FAMILY & PARENTING

9 Parents Share Their Best Advice About Navigating The Tween Years

by Sarah Bregel
Sarah Bregel is an editor at LittleThings.com covering entertainment, trending stories, adorable stuff, parenting, and more. She is also a freelance writer, mom of two, dog mom, feminist, and deep-breather.

The tween years aren’t easy. From hormones beginning to surge to friendship and (yikes!) relationship drama, it’s tough out there on our kids.

To make matters worse from the parents’ perspective, while we remember our tween years, it’s hard to remember exactly how we felt and what we needed from our own parents at the time. It was simply so, so long ago.

That’s exactly how I feel when trying to communicate with my own tween. We love each other so much, but it’s become harder and harder to not butt heads. I constantly feel like all I do is ask a simple question, and suddenly I’m hit with a sassy attitude and a door in my face.

It’s emotionally exhausting! But I know it’s emotionally exhausting on her, too.

I actually find the tween years to be really amazing. Tweens are some of the most easily excitable, fun, and adventurous people you can find. The self-discovery happening during the tween years is huge, and it’s endlessly fascinating to watch. However, the tough parts — like the moodiness, and the self-doubt, and the downright rude behavior — can test even the most patient parent.

There are so many things that make raising tweens tough. And right now, as we navigate new ways of schooling and our kids are still not socializing in the ways they are used to and that are healthy for them, it can be even tougher. As parents, we definitely need all of the support we can get when it comes to raising tweens.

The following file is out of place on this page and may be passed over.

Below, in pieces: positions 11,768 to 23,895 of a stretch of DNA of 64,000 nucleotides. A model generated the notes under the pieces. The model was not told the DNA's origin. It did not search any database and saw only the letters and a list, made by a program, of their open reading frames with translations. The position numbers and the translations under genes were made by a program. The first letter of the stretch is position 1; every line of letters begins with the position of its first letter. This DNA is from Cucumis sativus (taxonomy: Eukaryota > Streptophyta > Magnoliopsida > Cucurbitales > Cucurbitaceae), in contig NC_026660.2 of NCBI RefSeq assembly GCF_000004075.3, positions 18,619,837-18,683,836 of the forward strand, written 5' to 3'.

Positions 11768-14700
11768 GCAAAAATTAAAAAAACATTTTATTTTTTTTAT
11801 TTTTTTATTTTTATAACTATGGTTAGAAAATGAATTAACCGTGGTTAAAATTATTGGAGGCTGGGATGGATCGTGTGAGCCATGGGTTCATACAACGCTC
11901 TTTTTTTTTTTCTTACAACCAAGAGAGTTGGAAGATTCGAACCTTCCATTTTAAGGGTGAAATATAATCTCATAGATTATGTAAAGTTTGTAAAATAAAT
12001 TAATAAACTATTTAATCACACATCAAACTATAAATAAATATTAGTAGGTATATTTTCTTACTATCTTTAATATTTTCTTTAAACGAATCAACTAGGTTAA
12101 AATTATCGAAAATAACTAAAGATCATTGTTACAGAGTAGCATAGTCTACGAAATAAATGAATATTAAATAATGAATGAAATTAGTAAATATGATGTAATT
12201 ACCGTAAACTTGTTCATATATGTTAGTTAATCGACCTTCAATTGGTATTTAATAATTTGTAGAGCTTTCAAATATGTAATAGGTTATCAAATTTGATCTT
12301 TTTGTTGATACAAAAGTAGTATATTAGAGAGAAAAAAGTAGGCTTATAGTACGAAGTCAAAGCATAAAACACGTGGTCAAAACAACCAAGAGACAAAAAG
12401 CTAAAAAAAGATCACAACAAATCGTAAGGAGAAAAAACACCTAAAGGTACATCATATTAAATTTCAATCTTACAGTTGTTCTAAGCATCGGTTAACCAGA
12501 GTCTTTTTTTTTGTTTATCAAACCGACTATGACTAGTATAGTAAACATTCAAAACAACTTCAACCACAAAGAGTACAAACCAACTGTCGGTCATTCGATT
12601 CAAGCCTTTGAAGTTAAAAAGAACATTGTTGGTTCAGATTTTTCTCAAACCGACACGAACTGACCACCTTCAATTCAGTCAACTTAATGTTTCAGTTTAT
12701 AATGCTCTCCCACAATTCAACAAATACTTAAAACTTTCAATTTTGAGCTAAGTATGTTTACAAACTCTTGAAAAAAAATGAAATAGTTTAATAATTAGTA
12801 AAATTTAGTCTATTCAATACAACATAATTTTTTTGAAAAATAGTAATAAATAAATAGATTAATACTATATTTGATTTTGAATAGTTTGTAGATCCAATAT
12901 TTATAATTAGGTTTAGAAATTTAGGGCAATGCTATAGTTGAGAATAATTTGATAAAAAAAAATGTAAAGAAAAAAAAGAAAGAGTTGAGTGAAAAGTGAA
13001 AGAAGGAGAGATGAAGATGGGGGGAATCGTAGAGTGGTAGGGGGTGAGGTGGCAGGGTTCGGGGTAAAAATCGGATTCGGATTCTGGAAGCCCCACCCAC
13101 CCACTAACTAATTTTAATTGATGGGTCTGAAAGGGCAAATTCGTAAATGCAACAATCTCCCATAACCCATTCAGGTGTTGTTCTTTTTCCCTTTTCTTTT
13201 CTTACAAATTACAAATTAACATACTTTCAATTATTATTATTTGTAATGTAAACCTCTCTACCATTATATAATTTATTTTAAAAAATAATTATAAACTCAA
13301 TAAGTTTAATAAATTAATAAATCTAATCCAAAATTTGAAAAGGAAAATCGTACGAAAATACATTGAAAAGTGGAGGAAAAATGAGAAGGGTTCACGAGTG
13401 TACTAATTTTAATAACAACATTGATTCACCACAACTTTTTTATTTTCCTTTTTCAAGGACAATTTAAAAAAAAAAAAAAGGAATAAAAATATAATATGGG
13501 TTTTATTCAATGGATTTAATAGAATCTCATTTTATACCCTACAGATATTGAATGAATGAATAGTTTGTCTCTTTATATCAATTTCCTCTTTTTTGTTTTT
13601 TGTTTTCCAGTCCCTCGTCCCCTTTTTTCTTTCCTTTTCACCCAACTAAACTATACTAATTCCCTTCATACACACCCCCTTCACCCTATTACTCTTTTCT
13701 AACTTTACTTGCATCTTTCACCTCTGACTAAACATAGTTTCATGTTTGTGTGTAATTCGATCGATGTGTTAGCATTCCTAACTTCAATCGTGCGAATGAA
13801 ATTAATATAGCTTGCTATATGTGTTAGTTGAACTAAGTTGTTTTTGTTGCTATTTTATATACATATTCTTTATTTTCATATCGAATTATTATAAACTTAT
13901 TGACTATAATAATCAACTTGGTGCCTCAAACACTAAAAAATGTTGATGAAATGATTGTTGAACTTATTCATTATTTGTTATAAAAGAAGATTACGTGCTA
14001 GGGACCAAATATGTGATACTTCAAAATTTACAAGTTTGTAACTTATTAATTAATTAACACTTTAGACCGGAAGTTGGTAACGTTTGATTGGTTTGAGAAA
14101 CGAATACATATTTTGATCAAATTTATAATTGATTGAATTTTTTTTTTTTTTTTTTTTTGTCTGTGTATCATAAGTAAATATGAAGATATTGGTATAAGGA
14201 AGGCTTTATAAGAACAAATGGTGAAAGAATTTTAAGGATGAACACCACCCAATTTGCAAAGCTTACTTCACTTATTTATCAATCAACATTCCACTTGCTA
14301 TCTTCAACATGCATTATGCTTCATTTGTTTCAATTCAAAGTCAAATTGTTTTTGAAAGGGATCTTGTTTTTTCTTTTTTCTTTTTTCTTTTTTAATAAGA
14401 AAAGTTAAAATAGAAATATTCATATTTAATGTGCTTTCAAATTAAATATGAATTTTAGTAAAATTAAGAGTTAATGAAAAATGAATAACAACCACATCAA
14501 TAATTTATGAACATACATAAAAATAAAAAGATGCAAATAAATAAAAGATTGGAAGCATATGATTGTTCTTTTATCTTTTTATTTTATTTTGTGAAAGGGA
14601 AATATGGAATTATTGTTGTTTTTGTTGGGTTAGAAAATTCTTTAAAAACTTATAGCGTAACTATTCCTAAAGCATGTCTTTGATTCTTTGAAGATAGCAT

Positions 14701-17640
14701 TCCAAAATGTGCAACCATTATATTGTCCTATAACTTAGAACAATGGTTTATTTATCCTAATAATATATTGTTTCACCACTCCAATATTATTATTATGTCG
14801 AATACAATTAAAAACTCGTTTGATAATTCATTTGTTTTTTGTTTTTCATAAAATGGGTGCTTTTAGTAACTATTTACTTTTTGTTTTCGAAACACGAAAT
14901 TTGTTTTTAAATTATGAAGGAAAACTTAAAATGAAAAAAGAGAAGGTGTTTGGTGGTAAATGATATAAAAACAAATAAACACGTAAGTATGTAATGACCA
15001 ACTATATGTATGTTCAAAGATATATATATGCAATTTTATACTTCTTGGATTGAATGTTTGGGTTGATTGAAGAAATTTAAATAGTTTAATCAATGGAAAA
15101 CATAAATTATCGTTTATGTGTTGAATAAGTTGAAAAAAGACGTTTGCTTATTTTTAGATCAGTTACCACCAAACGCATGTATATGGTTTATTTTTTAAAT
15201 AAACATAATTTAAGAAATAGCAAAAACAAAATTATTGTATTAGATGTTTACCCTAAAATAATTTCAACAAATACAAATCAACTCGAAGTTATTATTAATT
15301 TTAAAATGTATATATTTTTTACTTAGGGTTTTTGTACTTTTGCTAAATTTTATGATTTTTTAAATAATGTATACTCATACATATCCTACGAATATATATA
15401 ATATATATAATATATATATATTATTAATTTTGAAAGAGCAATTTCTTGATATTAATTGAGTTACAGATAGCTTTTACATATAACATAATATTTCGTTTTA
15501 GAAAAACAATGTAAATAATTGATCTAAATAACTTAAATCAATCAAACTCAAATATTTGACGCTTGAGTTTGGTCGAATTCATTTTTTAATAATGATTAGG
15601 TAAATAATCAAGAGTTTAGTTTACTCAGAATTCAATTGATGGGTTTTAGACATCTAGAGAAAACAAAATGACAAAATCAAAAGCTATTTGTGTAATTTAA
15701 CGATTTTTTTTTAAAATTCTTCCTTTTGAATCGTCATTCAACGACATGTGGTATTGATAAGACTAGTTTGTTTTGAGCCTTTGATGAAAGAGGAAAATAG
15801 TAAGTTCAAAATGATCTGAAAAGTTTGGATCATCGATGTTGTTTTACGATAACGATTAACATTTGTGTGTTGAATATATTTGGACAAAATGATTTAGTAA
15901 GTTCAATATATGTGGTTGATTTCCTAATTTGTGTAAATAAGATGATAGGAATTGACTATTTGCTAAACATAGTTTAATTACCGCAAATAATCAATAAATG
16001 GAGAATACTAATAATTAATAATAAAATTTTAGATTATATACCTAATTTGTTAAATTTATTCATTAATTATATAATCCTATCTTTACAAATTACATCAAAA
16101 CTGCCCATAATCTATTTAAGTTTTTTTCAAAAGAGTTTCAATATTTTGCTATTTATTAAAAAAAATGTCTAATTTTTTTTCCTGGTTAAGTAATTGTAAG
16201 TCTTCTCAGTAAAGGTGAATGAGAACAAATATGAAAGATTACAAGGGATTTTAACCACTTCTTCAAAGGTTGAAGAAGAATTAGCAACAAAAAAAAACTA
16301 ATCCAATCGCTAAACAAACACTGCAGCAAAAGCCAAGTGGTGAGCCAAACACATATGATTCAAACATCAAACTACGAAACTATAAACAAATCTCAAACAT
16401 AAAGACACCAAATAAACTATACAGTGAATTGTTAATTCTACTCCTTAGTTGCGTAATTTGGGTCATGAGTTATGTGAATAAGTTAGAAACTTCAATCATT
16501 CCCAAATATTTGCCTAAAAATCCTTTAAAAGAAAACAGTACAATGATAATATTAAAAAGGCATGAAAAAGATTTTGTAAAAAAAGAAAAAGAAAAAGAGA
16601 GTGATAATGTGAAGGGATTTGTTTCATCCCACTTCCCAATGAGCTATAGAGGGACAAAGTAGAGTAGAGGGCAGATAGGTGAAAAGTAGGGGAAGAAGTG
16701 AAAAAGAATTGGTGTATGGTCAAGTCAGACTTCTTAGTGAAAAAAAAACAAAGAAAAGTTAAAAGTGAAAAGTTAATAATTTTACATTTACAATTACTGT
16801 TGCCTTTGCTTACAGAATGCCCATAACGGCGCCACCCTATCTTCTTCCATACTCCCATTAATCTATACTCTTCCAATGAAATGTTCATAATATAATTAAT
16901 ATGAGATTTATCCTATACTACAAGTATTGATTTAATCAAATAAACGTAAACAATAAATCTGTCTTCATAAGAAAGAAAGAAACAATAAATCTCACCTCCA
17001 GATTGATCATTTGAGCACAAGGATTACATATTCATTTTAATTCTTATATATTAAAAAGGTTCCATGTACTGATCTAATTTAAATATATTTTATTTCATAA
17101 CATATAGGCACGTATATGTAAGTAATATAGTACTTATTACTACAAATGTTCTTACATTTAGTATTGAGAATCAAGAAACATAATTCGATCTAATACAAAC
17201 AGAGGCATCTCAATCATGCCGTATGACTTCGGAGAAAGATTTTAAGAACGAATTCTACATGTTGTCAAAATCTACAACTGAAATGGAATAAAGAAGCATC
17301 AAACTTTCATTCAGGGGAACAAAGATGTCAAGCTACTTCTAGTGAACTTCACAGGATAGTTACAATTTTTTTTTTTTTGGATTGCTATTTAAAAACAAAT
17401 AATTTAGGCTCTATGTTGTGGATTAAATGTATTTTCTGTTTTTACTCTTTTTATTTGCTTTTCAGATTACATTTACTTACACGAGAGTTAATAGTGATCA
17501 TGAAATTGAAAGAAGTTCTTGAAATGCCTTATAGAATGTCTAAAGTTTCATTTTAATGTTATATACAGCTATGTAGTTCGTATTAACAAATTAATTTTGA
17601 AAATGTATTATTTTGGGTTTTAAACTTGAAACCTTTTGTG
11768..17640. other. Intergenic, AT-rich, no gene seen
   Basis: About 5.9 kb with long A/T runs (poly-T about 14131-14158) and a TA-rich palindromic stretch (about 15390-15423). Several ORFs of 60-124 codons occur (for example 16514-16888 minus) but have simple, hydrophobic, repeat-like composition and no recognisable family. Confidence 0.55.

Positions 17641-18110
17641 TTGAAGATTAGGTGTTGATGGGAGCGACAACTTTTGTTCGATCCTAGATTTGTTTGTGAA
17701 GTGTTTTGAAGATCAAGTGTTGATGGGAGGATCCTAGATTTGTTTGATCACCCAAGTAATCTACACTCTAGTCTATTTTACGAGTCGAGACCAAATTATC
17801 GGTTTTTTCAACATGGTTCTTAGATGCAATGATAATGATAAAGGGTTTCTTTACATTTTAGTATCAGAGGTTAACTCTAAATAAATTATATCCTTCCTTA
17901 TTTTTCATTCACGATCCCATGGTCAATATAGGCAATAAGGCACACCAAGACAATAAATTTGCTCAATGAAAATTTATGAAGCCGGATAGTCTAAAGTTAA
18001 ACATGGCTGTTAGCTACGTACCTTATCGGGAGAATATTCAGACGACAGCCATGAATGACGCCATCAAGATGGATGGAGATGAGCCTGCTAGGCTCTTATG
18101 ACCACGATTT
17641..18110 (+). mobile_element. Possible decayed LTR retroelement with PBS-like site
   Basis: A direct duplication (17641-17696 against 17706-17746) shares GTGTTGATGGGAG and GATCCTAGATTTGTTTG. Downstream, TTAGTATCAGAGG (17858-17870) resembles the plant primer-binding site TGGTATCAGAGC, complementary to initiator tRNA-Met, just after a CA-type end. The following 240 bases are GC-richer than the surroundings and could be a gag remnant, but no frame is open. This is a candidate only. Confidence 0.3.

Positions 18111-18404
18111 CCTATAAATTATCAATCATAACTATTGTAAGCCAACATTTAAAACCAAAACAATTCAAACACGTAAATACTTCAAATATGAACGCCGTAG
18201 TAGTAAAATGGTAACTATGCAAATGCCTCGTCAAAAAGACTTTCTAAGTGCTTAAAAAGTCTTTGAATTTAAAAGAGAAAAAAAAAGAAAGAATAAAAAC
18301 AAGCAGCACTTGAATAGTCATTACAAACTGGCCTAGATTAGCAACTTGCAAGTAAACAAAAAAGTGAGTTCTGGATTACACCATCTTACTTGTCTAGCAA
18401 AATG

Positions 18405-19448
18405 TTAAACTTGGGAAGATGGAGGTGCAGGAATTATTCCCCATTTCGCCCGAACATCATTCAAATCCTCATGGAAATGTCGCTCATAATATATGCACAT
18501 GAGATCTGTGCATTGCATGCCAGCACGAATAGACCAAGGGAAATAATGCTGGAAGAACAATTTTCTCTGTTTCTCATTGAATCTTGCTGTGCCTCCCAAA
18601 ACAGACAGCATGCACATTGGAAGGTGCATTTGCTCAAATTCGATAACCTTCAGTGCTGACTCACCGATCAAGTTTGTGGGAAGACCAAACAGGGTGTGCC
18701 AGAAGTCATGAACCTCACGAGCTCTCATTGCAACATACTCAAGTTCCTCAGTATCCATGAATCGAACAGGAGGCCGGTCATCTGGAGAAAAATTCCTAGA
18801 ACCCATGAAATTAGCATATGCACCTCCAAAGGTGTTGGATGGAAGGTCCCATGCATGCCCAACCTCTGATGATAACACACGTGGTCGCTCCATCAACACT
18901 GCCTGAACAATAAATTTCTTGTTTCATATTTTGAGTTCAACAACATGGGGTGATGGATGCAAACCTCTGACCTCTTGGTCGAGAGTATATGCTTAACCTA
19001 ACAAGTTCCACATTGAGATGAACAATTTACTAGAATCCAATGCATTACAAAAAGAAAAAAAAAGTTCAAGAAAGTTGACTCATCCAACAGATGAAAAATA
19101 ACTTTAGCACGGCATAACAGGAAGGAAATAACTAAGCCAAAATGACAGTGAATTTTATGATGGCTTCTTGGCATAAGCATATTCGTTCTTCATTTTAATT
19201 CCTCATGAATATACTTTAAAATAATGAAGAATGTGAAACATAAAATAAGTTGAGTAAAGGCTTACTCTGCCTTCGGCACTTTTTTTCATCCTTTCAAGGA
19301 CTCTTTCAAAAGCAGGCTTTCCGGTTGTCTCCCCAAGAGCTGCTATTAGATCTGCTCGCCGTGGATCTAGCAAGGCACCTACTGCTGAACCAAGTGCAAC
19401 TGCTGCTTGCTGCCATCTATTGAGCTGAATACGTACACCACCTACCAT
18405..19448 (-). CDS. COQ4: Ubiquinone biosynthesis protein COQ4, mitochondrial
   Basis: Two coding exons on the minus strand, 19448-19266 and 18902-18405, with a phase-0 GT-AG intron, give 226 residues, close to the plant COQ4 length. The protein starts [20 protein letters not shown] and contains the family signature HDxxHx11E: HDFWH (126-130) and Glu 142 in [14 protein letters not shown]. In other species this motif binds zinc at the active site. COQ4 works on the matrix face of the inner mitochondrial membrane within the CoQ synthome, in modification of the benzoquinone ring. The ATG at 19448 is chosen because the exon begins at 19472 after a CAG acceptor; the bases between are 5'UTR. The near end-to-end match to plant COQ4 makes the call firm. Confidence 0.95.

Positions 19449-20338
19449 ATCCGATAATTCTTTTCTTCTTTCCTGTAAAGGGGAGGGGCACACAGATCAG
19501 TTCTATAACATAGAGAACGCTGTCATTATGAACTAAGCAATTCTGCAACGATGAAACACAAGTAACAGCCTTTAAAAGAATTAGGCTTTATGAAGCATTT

We asked parents for their best advice for navigating these tumultuous years, and here are some of the gems:

It's not personal.

The thing about raising tweens is that everything feels super personal, which is hard, especially because they often have harsh words for us. It’s important to remember that it’s more about them than us.

Rachael Herbert Pavlik, mom to a 14-year-old and a 17-year old, has been there, and she spoke to this point, saying the best advice is “to not take it too personally when they’re mean. And they are mean!” She also pointed out that there is a reason why they are toughest on you. “Basically, you’re their safe space, so they unload on the ones they love most. It’s super fun,” she quipped.

Put yourself in their shoes.

Sandy Lindblom, an experienced mom and doula, said it’s important to try to have empathy for your tween. “You made mistakes at that age that were character building,” she said. “Give your children the same freedom. Have faith that the core values you instilled are still there. Make it clear that you will love them no matter what.”

Treasure their strong will.

Laura Whyte has two tweens —a boy and a girl. She spoke about how important it is, specifically for girls, to embrace the same strong will that is so tough when it’s directed toward you: “That strong-willed girls grow up to be strong-willed teenagers who can resist peer pressure, stand up for themselves, and avoid being pushed into situations that make them uncomfortable. In other words, if they can tell you to F off, they’ll tell anyone to F off!” She joked, “I want this to be true on so many levels!” Same. Same.